FOR IMMEDIATE RELEASE

WEDNESDAY, MAY 1, 2013

Contact: Tara Downes
860-702-3308 Tara.Downes@po.state.ct.us

COMPTROLLER LEMBO REPORTS $150.1-MILLION SURPLUS FOR FISCAL YEAR 2013
Comptroller Kevin Lembo today announced that the state’s financial outlook has improved and the Fiscal Year 2013 will likely end with a surplus of approximately $150.1 million. This surplus is based on Generally Accepted Accounting Principles (GAAP), whereas the surplus would reach approximately $197.6 million on a modified cash basis accounting. In a letter to Gov. Dannel P. Malloy, Lembo said that he generally agrees with the Office of Policy and Management’s (OPM) projection this month, which incorporates the consensus revenue projections announced Tuesday. Lembo cautioned that the surplus is good news for the current fiscal year, but is largely attributed to unreliable revenue sources that the state may be unable to count on in the following years. “This growing surplus is good news for this fiscal year – but should lead only to cautious optimism for future years,” Lembo said. “The surplus is largely attributable to unanticipated windfalls from the inheritance and estate tax and capital gains, both unpredictable revenue sources that may not continue into the next fiscal year.” Since last month, revenues are up $247.1 million, which is slightly offset by a projected $15.9-million increase in spending. The increase in the capital gains tax rate for 2013 that resulted from the expiration of the Bush-era tax cuts provided an incentive to distribute gains before the end of calendar 2012. According to the Bureau of Economic Analysis data, net dividend distributions in the fourth quarter of 2012 were 23.2 percent higher than in the same period last year. Therefore, taxable gains have been realized in Fiscal Year 2013 that

otherwise would have been paid in future fiscal years. In addition, the stock market has experienced double-digit growth that may not continue into the next biennium, Lembo said. These factors have resulted in the income tax exceeding budget projections by $109.6 million, estimated income tax payments are up more than 20 percent from last year, and final payments are up almost 16 percent. In addition, the inheritance and estate tax, which had been expected to exceed original budget estimates by $150 million, is now projected to generate $262.4 million over the original budget. “These one-time revenue gains in Fiscal Year 2013 are tempered by losses in other major recurring revenue sources,” Lembo said. The sales tax is projected to fall $189.3 million short of initial projections, showing almost no growth over last year’s receipts. While the combined income tax exceeds budget projections, the payroll-driven withholding component of the tax, which is the largest component, is not growing. General Fund spending in Fiscal Year 2013 is expected to be about 2 percent above the prior year, which is a historically slow rate of budget growth, Lembo said. “I am pleased to hear ongoing discussions about the benefit of using any surplus to replenish the Rainy Day Fund, which would provide the state with greater financial security and budget stability going forward.” “Continued slow economic growth raises budget concerns moving into the next biennium.” Lembo said. Economic data from federal and state Departments of Labor and other sources show:

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In March the state added 2,600 payroll jobs. This follows February’s decline of 5,700 positions, which was assumed to be impacted by weather conditions. Connecticut hit its employment peak in March of 2008, which was followed by almost two years of employment declines with the loss totaling over 120,000 jobs. To date, the state has regained 51,200 of the jobs lost to recession or 42.2 percent of the recessionary loss.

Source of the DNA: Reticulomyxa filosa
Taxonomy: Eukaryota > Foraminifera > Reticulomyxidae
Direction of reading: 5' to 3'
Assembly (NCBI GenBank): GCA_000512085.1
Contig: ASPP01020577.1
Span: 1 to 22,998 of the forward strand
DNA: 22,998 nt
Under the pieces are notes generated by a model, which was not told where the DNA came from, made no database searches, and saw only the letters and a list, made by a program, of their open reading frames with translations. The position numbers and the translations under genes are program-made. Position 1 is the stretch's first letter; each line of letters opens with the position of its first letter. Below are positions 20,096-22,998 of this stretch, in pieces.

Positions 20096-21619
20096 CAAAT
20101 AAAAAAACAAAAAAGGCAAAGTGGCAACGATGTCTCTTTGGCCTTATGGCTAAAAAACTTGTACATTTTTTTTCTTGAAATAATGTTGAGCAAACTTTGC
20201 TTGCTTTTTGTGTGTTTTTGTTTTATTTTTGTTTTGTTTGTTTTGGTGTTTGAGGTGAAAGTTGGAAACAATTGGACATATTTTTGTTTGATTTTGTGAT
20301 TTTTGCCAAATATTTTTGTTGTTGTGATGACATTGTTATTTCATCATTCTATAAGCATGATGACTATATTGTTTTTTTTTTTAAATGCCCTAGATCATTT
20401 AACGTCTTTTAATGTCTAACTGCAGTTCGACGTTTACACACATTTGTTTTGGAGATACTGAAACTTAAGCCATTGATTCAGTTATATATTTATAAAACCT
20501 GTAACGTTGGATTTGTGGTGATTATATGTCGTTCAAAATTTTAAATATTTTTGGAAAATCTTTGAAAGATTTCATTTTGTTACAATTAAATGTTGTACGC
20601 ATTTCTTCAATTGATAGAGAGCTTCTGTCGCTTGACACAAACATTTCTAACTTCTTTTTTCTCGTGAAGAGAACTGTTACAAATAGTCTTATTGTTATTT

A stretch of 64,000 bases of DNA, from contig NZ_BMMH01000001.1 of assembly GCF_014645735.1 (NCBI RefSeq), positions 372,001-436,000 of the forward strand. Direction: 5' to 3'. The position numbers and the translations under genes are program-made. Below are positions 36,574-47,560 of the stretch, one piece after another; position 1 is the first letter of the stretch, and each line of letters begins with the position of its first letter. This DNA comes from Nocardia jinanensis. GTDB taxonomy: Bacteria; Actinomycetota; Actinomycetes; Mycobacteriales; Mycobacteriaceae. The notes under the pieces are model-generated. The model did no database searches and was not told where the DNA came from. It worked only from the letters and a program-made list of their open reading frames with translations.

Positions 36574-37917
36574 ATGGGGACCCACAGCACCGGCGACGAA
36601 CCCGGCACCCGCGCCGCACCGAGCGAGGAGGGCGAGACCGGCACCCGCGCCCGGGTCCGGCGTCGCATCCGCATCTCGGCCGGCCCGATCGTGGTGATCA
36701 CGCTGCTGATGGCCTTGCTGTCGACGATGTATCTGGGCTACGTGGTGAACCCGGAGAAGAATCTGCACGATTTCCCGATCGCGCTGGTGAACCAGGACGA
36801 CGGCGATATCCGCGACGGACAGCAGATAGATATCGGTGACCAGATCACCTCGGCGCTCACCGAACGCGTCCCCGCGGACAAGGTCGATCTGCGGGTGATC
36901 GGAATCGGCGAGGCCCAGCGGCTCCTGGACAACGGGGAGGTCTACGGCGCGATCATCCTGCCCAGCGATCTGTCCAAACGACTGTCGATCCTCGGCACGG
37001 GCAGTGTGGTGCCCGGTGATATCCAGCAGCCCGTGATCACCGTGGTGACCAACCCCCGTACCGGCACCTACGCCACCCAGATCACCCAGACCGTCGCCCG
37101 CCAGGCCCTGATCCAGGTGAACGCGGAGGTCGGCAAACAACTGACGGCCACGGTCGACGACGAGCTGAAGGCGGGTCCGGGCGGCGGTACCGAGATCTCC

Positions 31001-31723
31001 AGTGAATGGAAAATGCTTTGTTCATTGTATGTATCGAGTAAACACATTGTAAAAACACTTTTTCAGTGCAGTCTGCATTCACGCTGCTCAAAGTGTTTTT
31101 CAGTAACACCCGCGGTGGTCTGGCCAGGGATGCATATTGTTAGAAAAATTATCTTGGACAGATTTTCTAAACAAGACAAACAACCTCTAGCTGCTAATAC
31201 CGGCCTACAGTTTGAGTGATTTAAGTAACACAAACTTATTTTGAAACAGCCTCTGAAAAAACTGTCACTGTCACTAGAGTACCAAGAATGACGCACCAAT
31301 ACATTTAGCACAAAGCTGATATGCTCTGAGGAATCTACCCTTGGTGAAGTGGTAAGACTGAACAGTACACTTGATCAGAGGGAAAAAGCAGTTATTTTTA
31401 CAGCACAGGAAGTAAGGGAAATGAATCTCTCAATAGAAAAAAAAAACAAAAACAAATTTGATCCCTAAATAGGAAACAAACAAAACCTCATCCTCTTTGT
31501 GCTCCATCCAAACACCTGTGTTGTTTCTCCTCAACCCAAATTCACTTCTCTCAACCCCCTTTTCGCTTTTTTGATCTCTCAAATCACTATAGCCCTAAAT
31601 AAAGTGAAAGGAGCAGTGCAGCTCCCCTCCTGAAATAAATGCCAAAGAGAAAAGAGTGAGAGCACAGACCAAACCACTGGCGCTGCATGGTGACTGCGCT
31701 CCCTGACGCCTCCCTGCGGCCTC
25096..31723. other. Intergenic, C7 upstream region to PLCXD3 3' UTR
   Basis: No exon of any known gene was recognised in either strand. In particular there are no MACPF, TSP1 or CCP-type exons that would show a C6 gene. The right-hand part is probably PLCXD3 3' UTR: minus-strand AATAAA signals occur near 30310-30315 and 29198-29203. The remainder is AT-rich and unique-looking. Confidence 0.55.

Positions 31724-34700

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The strongest job sectors on a year-to-year basis have been leisure and hospitality (+4,800), education and health services (+3,700) and construction (+1,700). The sectors experiencing the largest job losses are manufacturing (-2,700), government (-2,500), financial activities (-2,300), and transportation and public utilities (-1,800). According to the State Department of Labor, five of the six major Connecticut Labor Market Areas (LMAs) posted job gains in March 2013, as just one of the major state LMAs declined. The Bridgeport-Stamford-Norwalk LMA (1,200, 0.3%) added the most jobs in March, followed by the New Haven LMA (800, 0.3 percent). The largest LMA by employment, the Hartford-West Hartford-East Hartford LMA (300, 0.1%), added a small number of jobs as did the Waterbury LMA (200, 0.3%) and the Danbury LMA (100, 0.2%). The Norwich-New London LMA (-400, -0.3%), which was unchanged during the February blizzard month was the only region to lose jobs in March 2013. Connecticut’s unemployment rate in March remained fixed at 8 percent; the national rate was 7.6 percent that month. Average weekly claims for unemployment insurance have continued to fall.

In 2012 Connecticut personal income advanced 2 percent, ranking the state 49th nationally in income growth. The strongest growth in the New England region was in Vermont with growth of 3.4 percent. Nationally, income grew at a 3.5-percent rate in 2012. Quarterly personal income in Connecticut performed better in the first half of 2012 than the second half (the income figures for the first quarter of 2013 will be available in June).

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Average hourly earnings at $27.99, not seasonally adjusted, were down twenty-five cents, or -0.9 percent from the March 2012 hourly pay estimate. Private sector weekly pay was estimated at $932.07, down $25.27, or -2.6 percent over the year. The Consumer Price Index (CPI) for all urban consumers was advancing at a 1.5percent rate in March.